The California sycamore truly shines in the winter. While many deciduous trees lose their beauty and charm in these months, this tree becomes a sculptural masterpiece of nature — with bark that glows in the sun. As a native riparian tree, it is found all along our creeks — and is one of the few trees that had been growing in our area long before the arrival of humans.
If fact, California sycamore was so prominent on our Central Coast that pioneer settlers used them as landmarks. One tree, which stood on the south end of Milpas Street, reportedly was used as a lighthouse — guiding offshore sailing ships when lanterns were hung in its upper branches!
They are fast-growing trees, specimens of which can reach more than 100 feet in height in creek-side locations. However, as human-planted landscape trees, they usually only rise to 40 to 60 feet. Under optimum growing conditions, they can live for more than 200 years and may develop trunks exceeding 10 feet in diameter!
There are several features of the California sycamore that distinguish it from non-native sycamores and make it a standout in our landscape. Perhaps its most picturesque features are its often-unsymmetrical growth habit and strongly sculptural form. Its trunk frequently leans dramatically, its crown is wide-spreading, and its limbs are massive. It commonly has multiple trunks that have unusual twists and turns. Its attractive mottled bark bears large patches of creamy white, light beige and gray; older bark may fall off in irregular pieces, adding to the patchwork appearance.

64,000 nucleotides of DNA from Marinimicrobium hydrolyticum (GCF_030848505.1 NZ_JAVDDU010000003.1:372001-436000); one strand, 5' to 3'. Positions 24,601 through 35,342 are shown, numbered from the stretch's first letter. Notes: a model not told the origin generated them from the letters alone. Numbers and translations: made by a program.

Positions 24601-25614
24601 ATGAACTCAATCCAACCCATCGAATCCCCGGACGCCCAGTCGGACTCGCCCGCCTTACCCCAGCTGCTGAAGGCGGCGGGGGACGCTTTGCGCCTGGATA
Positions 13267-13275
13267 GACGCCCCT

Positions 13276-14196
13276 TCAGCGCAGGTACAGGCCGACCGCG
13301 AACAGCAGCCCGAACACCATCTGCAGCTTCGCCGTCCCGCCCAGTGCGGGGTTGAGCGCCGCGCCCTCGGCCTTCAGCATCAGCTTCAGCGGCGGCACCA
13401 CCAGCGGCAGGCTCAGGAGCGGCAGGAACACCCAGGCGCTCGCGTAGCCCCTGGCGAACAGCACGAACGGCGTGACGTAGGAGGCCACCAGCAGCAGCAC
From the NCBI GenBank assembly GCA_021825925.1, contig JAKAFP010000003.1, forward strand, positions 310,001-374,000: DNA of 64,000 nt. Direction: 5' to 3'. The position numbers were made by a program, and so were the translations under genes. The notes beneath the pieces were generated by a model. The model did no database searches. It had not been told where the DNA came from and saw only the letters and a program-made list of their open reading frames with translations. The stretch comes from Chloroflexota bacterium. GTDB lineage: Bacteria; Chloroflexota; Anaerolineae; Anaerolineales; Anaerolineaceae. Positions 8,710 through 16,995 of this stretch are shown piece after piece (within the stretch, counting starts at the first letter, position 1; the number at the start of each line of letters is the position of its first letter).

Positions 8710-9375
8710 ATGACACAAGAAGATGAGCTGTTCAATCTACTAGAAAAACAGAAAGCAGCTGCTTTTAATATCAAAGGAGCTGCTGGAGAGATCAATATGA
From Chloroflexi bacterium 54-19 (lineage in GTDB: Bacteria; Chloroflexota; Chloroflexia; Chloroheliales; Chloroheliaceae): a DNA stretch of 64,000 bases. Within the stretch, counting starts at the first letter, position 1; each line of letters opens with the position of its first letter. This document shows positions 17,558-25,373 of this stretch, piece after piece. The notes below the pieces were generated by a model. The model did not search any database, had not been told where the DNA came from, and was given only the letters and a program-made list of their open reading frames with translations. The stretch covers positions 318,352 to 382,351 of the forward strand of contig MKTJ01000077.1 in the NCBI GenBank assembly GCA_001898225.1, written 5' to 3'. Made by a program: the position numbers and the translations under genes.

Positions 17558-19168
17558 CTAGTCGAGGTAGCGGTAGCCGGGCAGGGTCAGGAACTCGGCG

Large, deeply lobed leaves may be up to 10 inches long and equally wide and have three or five pointed lobes. New leaves are a bright green with woolly hairs on both sides. Older leaves become dark green on top with hairy undersides, and they drop in the fall. Inconspicuous flowers occur in spring, along with the new leaves. Female flowers develop into 1-inch round fruit with three to five seed balls per stem. Many small birds feed eagerly on the fruits and seeds.
California sycamore is also known by other common names, including Western sycamore and California plane tree in English, as well as Alisos in local Spanish. The botanical name is Platanus racemosa; the genus, Platanus, comes from the Greek “platanos,” meaning “sycamore,” and the specific epithet, racemosa, is a reference to the flowers that occur on racemes (short-stemmed clusters).
California sycamore grows best in full sun to light shade. It tolerates most of our local soils but prefers those along the creeks. When well-established, it is surprisingly drought-tolerant; however, during droughts or where natural water is not available, it does benefit from additional deep irrigation. Considerations for planting locations include its pollen and hairy fuzz on the leaves (these can be allergens for some people) and leaf drop. Leaf drop frequently results from a disease called anthracnose (caused by a fungus), which causes leaves to discolor and drop early but rarely does permanent damage to the tree.
This stately native tree is found wild in our creeks and canyons and has been planted all around Santa Barbara. Large specimens are found in Oak Park, in Stevens Park, at the Santa Barbara Botanic Garden, at the Santa Barbara Museum of Natural History, and on the grounds around the Santa Barbara Mission.
Tree-of-the-Month, presented by Santa Barbara Beautiful, increases awareness and appreciation of Santa Barbara’s many outstanding trees. The nonprofit organization partners with the Parks and Recreation Department to fund tree planting along city streets.